Apoptosis and necrosis are two distinct cell death mechanisms that occur in multicellular organisms. Apoptosis also called PCDs which play a critical role in hormonedependent atrophy, metamorphosis, and embryonic development as well as in the maintenance of tissue homeostasis. Apoptosis occurs mainly in two pathways, the extrinsic or death receptor pathway which is triggered by the death receptor-like Fas, a member of the tumor necrosis factor (TNF) receptor superfamily, and intrinsic or mitochondrial pathway that leads to the release of cytochrome-c from the mitochondria. Both the pathways assemble to a common point where caspase-3, an effector caspase of apoptosis, is activated. Activated caspase-3 is responsible for the cleavage of poly (ADP-ribose) polymerase (PARP) that leads to cleavage of several cellular and structural molecules related to DNA regulation and repair (Fig. 2) [6, 8, 31, 32]. Plenty of literature suggests that irregularity along apoptotic pathways plays a crucial role in cancer cell carcinogenesis. Studies have shown that apoptosis can eliminate potentially malignant cells and inhibit tumor progression and hyperplasia . There are several ways in which malignant cells can acquire reduction in apoptosis or apoptosis resistance. The mechanisms by which the evasion of apoptosis occurs broadly by three ways: 1) disrupted balance of pro-apoptotic and anti-apoptotic proteins, 2) reduced caspase function, and 3) impaired death receptor signaling. Targeting pathways which induce cancer cell apoptosis is one of the molecu- lar target therapies in a modern era of cancer treatment. Natural products are known to have potential anticancer effects by targeting the multiple cellular signaling pathways like apoptosis. Many studies showed that flavonoid extracts and its monomers have a regulatory effect on cell cycle arrest and apoptosis of cancer cells. Disruption in the balance of anti-apoptotic and pro-apoptotic members of the Bcl-2 family leads to dysregulated apoptosis in the affected cells. Flavonoids have been reported to regulate Bcl-2 family proteins by up-regulating proapoptotic protein and by down-regulating anti-apoptotic proteins, leading to apoptosis in several cancer cells [25, 34-39]. The p53 protein, also called tumor protein 53, is known as tumor suppressor protein. The p53 functions as a transcription factor regulating downstream genes that are important in cell cycle arrest, DNA repair, and apoptosis. Several studies showed that mutation in this gene in several cancer cells leads to resistance to the induction apoptotic cell death of cancer cells [7, 40-42]. Several drugs have been investigated to target p53 via different mechanisms. The flavonoids are such molecules which regulate p53 in several cancer cells and induce cell cycle arrest and apoptosis which helps to inhibit cancer cell growth [43, 44]. The inhibitor of apoptosis proteins (IAPs) are a group of structurally and functionally similar proteins that regulate cytokinesis, signal transduction, and apoptosis. IAPs are subjective inhibitors of caspases, and they can inhibit caspase activity by binding their conserved BIR domains to the active sites of caspases, leading to degradation of active caspases. A distinct amount of studies has shown the dysregulated IAP expression in several cancers [45, 46]. The IAPs are attractive molecular targets to promote apoptosis in cancer cells. Cancer cells treated with flavonoid have down-regulated the expressions of several IAPs and induces both extrinsic and intrinsic pathway of apoptosis in cancer cells [12, 38, 47]. Activation of caspases remains one of the important players in the initiation and execution of apoptosis [8, 29, 31, 48]. Studies have revealed that cancer cells treated with flavonoids induce apoptosis by activating both initiator caspases (e.g. caspase-2, -8, -9 and -10) which are primarily responsible for the initiation of the apoptotic pathway and effector caspases (caspase-3, -6 and -7) which are responsible for the actual cleavage of cellular components during apoptosis [20, 21, 25, 34]. Ligands of the death receptors and death receptors are key players in the extrinsic pathway of apoptosis. These receptors possess a death domain, and when triggered by a death signal, a number of molecules are attracted to the death domain, resulting in the activation of a signaling cascade. Flavonoid treated cancer cells regulated death ligands and their receptors and induced apoptosis in several cancer cells [29, 34, 49, 50].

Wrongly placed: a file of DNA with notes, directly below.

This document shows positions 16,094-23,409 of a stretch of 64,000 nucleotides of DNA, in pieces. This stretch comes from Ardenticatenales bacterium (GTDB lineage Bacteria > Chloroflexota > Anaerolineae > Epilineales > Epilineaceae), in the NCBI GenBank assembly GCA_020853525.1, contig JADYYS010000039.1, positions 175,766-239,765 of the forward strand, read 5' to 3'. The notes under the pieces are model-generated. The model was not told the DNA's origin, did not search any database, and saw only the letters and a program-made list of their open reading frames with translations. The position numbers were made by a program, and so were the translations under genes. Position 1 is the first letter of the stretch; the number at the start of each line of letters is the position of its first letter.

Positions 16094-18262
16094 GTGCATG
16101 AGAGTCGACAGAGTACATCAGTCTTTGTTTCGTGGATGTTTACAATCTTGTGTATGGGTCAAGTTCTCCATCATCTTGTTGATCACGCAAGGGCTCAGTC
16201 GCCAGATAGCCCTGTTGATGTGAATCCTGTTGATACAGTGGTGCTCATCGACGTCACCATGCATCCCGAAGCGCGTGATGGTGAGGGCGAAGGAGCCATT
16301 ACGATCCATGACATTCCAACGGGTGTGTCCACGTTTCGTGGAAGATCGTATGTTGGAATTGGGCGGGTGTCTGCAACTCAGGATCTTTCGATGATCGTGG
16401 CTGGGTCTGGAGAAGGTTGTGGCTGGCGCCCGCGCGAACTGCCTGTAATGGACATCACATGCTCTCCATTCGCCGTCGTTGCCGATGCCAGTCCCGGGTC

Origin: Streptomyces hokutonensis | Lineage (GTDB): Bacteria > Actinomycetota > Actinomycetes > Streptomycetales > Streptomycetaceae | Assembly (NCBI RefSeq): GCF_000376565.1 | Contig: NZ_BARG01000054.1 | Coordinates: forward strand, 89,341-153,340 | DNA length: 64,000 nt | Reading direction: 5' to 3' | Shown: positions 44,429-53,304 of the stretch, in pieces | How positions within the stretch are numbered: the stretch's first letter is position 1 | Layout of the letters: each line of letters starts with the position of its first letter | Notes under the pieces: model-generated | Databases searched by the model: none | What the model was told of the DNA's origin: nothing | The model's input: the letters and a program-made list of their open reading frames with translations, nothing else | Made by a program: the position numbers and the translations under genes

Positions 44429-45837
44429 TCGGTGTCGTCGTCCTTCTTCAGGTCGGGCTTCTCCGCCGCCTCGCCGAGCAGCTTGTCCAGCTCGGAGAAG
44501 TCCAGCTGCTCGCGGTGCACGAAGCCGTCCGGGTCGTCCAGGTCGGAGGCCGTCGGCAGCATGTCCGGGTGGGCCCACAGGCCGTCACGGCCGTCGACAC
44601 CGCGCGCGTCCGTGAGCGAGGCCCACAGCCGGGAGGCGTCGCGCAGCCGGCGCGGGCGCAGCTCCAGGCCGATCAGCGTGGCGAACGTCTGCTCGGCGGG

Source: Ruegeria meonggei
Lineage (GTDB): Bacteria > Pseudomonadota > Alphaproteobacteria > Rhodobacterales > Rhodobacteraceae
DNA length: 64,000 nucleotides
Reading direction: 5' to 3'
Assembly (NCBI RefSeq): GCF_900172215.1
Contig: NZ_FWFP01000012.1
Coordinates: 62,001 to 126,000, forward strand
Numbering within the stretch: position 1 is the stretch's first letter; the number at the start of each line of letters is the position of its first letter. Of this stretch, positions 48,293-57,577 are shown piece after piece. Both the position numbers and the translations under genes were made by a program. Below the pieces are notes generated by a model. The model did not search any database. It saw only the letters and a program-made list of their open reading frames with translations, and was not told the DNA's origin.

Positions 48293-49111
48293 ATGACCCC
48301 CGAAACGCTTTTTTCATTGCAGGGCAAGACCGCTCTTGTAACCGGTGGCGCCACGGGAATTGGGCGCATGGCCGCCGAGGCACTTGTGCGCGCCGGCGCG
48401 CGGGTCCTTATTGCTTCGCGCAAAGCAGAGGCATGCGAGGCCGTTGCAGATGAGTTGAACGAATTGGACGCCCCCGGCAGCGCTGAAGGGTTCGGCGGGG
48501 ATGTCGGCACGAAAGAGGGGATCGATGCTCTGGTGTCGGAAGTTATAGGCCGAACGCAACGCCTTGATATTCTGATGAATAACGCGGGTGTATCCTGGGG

Induction of autophagy by flavonoids in cancer cells